It was great fun – my thanks to Brian for letting me natter away.
(This will probably be completely meaningless to anyone who hasn’t spent significant amounts of time in the UK in the last 60 years. Of course, The Archers does include some important news stories occasionally…)
Tucked away on a backup disk yesterday, I discovered a few thousand of my emails from the 1990s. And in the folder from late Feb 1992, I found something I thought was lost forever.
Bob Metcalfe was visiting Cambridge, on sabbatical to the University Computer Lab, just as we were setting up the Trojan Room Coffee Pot camera. He wrote about it in his column in Communications Week, a publication which, sadly, closed down not long afterwards (roughly at the time when the camera was connected to the web and became quite famous). This original article was therefore, unknowingly, the first published reference to what was to become the world’s first webcam.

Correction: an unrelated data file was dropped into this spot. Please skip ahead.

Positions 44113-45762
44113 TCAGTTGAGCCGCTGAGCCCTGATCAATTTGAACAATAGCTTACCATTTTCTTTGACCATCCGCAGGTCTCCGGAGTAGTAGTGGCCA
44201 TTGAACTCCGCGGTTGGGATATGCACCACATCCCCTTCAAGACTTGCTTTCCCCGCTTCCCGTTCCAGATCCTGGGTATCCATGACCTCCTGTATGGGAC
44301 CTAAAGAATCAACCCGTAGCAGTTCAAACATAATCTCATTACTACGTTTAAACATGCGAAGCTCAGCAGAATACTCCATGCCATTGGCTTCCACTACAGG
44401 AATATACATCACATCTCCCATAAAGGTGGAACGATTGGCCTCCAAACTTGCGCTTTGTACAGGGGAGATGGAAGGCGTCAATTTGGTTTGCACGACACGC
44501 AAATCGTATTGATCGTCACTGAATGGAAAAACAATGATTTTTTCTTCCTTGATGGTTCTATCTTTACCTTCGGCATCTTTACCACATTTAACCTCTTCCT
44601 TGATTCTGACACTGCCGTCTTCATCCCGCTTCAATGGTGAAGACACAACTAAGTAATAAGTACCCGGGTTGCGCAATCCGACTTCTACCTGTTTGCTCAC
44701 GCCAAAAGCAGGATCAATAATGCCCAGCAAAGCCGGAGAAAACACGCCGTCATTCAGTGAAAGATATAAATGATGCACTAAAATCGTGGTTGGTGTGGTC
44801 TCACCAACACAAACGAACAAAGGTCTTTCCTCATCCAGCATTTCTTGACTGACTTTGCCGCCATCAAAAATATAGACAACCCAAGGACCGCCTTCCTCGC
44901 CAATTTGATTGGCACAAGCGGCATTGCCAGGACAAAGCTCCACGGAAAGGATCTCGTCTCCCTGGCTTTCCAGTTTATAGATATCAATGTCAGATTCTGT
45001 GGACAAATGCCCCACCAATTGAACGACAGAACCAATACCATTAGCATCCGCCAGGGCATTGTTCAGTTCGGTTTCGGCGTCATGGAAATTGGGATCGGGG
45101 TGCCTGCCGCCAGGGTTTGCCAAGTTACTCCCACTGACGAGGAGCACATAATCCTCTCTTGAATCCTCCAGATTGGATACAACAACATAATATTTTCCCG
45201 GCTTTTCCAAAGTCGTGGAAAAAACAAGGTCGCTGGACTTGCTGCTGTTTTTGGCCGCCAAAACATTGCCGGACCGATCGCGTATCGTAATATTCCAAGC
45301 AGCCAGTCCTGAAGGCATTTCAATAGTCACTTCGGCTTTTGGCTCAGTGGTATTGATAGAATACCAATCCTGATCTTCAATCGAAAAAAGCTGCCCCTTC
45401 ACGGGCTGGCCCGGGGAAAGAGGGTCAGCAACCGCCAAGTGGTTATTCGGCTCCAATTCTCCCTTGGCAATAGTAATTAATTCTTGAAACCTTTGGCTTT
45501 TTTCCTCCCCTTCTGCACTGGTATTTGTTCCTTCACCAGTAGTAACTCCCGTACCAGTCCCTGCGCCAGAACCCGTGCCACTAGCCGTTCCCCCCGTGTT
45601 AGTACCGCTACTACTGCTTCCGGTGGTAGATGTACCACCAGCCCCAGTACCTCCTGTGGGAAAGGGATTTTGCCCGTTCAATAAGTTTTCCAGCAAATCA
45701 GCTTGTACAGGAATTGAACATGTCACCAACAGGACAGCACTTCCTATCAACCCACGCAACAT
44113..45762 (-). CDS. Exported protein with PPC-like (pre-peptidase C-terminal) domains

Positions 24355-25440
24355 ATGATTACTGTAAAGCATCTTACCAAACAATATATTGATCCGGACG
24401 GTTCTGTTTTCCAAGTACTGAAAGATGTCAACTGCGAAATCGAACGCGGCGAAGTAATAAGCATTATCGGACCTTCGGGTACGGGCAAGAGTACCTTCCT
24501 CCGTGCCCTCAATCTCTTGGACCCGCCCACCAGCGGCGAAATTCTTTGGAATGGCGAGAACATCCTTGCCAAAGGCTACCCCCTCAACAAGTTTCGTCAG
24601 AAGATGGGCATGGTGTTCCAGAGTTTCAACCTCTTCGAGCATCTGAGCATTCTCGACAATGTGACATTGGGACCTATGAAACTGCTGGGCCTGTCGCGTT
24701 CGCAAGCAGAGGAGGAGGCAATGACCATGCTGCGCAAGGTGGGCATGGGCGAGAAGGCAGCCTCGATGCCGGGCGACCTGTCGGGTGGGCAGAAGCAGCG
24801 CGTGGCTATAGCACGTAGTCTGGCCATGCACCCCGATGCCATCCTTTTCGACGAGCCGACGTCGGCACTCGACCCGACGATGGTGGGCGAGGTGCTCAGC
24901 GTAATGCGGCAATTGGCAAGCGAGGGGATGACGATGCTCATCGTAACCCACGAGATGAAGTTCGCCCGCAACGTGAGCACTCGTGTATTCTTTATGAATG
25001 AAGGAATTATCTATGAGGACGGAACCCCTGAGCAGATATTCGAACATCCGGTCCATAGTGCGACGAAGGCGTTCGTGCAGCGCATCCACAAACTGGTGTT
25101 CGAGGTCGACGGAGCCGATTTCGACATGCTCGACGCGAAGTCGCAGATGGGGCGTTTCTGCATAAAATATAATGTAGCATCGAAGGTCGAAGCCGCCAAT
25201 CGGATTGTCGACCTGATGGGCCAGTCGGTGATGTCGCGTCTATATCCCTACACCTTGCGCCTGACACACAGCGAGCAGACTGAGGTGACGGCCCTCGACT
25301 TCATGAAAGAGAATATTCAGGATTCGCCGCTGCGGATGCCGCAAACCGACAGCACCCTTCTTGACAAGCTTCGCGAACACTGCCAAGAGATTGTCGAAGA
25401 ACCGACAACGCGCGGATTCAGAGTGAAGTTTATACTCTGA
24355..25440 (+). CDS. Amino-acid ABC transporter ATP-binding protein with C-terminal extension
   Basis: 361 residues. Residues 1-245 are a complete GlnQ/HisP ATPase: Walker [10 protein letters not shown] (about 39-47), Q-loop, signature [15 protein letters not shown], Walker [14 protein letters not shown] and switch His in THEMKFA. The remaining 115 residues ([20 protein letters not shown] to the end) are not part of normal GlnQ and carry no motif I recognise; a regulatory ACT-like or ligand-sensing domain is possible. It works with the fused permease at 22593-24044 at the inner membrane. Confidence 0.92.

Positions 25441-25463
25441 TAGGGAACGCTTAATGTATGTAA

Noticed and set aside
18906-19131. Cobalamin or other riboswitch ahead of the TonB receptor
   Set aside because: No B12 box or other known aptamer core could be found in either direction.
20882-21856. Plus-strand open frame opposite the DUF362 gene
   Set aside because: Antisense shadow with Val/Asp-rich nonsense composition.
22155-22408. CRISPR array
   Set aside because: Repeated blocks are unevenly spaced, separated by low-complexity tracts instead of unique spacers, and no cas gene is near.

But I didn’t have a copy, and nor did Bob – the old Mac floppy on which he saved it would have been hard to read now even if he could have found it – and if anyone kept an archive of CommWeek articles, I haven’t found it on the web. (Few people in 1992 would have heard of the World Wide Web, even those reading this kind of technical article.) But, as it went to press, Bob sent me a copy by email, and, sure enough, just over 20 years later, there it was, easily readable by my Apple Mail program. There’s probably some useful lesson there about the longevity of different data formats…
Anyway, while it may have little interest to anyone not closely involved with networking technologies at the time, I’m still very glad that, with Bob’s kind permission, I can now make the article available here.
And I must take more care of my email archives in future…
At an hour at which all civilised people should still be tucked up in bed, I presented myself at the dear old BBC Television Centre to be interviewed on the Breakfast TV programme. I was then whisked upstairs to do the same on Radio 5 Live before coming back downstairs again to do a slight variation on the theme on TV again.